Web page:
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Queen Elizabeth National Park, a protected birding paradise

By Vision Reporter

Added 8th November 2011 12:55 PM

In 1954 the Government of Uganda gifted 1978km of land to the world, a nature preserve to be used as a living laboratory for scientific research, eco-tourism and tropical forest management. The Queen Elizabeth National Park.

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By Deusdedit Ruhangariyo
 
In 1954 the Government of Uganda gifted 1978km of land to the world, a nature preserve to be used as a living laboratory for scientific research, eco-tourism and tropical forest management. The Queen Elizabeth National Park.
 
The Park, stretches from the crater-dotted foothills of the Rwenzori range in the North, along the shores of Lake Edward to the remote Ishasha River in the South, incorporating a wide variety of habitats that range from Savanna and wetlands to gallery and lowland forest.
 
This remarkable diversity is reflected in its bird list of over 605 species, the largest of any protected area in Africa.
Birding
 
The main camp at Mweya is attractively positioned at a peninsula separating the Kazinga Channel from Lake Edward, with fine views of Rwenzori Mountains and spectacular sunsets over the lake.
 
White-shouldered Cliff Chat which is increasingly becoming a rare sight in Uganda is also resident here.
 
Other species include: Shoebill, Martial Eagle, Black-rumped Buttonquail, African Skimmer, Verreaux’s Eagle-Owl, Black Bee-eater, White-tailed Lark, White-winged Warbler, and Papyrus Canary.
 
Here birders get a decent chance of seeing males competing for female attention and while watching this rare scenario, you will simultaneously watch birds build their nests (which is often done in groups). This combination is a rare experience indeed.
 
In the vicinity of the airstrip and the camping site along the Kazinga Channel, you will see the resident African Mourning Dove, Grey-headed Kingfisher, Swamp Flycatcher (often far from water), Grey-capped Warbler, the beautiful Black-headed Gonolek, Red-chested Sunbird Slender-billed, Yellow-backed Nightjars are fairly common along the airstrip and may be flushed from their roosts under thickets.
 
The Raptors
These are well represented by Brown Snake Eagle, Bateleur, African Harrier-Hawk, Martial Eagle and Grey Kestel are all frequently seen. Lion day, Temminck’s Courser, Collared Pratincole and Red-capped Lark, prefer short grass towards the southern end of the airstrip, which is also a good vantage point from which to observe over flying raptors, large water birds such as pelicans, storks, and swifts and swallows.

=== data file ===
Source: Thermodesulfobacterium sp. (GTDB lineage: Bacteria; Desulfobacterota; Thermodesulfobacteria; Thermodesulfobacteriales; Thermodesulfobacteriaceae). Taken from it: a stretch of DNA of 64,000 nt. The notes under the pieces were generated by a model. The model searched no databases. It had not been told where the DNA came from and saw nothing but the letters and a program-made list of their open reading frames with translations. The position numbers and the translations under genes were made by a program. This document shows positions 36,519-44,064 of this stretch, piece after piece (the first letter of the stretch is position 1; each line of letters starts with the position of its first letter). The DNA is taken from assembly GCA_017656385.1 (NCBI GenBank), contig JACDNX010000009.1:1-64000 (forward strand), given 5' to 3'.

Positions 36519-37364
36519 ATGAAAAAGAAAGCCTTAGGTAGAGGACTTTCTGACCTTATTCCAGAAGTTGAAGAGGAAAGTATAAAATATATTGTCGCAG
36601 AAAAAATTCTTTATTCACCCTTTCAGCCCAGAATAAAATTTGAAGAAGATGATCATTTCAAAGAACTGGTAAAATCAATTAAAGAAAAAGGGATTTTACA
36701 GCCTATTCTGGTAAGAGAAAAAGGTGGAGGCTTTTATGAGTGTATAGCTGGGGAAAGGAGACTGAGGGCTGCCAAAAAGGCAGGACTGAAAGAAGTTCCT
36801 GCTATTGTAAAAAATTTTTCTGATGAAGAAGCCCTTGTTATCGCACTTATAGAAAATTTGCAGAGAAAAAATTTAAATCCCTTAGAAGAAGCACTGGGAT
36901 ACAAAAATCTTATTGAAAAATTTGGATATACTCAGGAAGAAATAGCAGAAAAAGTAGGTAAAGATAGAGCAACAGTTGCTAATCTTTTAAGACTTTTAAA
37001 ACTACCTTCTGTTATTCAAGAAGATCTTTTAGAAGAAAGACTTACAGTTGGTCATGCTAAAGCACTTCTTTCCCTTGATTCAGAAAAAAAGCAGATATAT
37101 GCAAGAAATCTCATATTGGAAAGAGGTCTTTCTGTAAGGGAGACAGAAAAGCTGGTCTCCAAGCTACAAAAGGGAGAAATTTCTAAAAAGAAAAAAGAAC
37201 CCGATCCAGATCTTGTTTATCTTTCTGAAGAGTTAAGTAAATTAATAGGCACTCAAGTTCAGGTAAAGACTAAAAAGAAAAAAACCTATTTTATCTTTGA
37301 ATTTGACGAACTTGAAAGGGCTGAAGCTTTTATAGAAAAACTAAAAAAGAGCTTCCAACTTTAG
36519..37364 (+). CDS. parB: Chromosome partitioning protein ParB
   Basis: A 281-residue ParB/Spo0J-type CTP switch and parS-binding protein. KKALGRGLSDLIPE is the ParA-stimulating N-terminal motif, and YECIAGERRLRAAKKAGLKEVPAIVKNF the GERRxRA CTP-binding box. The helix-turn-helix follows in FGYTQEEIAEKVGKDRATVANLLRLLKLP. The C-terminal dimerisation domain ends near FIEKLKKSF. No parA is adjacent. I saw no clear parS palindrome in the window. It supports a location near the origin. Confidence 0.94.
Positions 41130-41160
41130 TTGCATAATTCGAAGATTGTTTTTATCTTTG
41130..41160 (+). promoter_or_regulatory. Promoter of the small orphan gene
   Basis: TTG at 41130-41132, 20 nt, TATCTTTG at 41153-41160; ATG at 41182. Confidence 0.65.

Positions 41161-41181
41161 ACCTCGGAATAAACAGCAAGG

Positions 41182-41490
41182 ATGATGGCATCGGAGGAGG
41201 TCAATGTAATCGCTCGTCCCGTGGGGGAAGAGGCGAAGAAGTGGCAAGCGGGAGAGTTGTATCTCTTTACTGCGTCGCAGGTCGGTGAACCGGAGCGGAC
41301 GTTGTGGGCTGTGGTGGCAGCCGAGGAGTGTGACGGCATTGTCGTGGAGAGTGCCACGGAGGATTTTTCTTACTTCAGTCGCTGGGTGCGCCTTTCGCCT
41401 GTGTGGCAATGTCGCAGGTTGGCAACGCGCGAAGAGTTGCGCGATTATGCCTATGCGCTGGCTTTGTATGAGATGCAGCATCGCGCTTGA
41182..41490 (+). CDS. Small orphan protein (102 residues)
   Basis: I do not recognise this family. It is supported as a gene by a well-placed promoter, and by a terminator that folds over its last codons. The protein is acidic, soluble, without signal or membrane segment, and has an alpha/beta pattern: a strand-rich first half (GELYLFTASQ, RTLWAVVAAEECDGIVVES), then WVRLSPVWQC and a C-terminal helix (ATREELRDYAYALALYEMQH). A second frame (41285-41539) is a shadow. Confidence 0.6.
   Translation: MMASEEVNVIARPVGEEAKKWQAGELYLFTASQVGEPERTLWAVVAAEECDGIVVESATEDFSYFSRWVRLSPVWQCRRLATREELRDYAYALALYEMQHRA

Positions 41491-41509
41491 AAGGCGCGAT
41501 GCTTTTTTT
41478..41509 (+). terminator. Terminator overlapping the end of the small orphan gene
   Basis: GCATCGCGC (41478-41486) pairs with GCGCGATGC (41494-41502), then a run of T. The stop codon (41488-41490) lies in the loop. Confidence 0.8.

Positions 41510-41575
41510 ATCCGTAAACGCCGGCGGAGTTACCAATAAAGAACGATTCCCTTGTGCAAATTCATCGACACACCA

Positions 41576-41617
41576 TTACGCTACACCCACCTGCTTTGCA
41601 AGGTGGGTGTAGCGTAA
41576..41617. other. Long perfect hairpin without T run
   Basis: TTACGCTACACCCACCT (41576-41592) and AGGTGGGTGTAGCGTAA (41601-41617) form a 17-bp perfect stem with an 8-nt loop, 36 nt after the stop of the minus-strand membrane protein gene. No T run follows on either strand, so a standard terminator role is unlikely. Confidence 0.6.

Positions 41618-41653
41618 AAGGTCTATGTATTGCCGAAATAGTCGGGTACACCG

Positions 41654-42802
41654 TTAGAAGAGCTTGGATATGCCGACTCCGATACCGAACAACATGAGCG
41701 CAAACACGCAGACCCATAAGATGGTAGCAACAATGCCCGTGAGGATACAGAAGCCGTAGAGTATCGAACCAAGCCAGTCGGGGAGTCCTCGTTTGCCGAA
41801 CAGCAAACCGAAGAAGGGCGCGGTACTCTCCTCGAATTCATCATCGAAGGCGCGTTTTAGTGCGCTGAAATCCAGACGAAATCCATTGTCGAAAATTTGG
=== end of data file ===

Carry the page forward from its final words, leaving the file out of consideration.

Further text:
At sunset thousands of swifts perform an acrobatic display of feeding before disappearing into the horizon a scene often captured by professional photographers on visit.
 
Kazinga Channel
The Kazinga Channel is a natural magnet for water birds in the vicinity of Mweya and acts as a migrant trap for birds moving along the Albertine Rift.
 
A launch departs twice daily providing an excellent way to see a wide variety of water-related species on the channel.
 
As you start the cruise, you are able to see water birds  such as: Great White and Pick-backed pelicans, Great and Long-tailed Carmorants, common Squacco Heron, African Open-billed Stork, White-faced whistling and knob-billed Ducks and  African Fish Eagle among others.
 
Additionally, a scenic crater area found north of Katwe road is a good place to search for widespread grass land species such as common Buttonquail, Croaking Cisticola, Broad-tailed Warbler and marsh Tcharaga.
 
Papyrus swamps
She says that the papyrus swamps provide nesting sites for Shoebill and they may be seen soaring overhead or feeding at the edge of the marsh in the early morning or late afternoon.
 
The Cultural twist
The Bakonzo, some of the indigenous people around Queen Elizabeth, first settled here many hundred years ago. And although western influences are evident, they haven’t overshadowed the traditional Bakonzo customs and folklore.
 
By building eco-lodges in their villages and guiding birding tours, many Bakonzo communities have found new ways of benefiting from their natural gifts. Bakonzo guides are incredibly in tune with nature. 
 
While guiding you through the forests you will be amazed at the way their innate sense of direction will lead you through the sometimes thick unmapped areas. And their stories and legends will keep you entertained along the way. 
 
Accommodation
Mweya Safari Lodge overlooks the Peninsular. However, having your breakfast at the balcony is good enough to expose the abundant birdlife found in Queen Elizabeth national Park.
 
The National Park Campsite overlooks the Kazinga Channel, has showers and pit latrines. Jacan safari Lodge under the Geo Lodges Chain in Uganda is within the Maramagambo Forest. Wilderness Tented Camp in Ishasha area. Bandas (1 two bed and 2 three bed) managed by Uganda Wild Life Authority.
 
William Byaruhanga, chairman Tourism Uganda, says: ‘Amongst the ornithologists, Uganda has long been the best kept secret in terms of its plethora of bird species with over 1,040 species on record’.
 
‘This ranks Uganda as one of the top global destinations for bird watchers and combined with Uganda’s other unique attributes, make it a definite must visit destination’. He concludes.
 
Meanwhile, the Uganda Wild Life Authority (UWA) recently launched eight new birding trails in Murchison Falls National Park effectively mak

Queen Elizabeth National Park, a protected birding paradise

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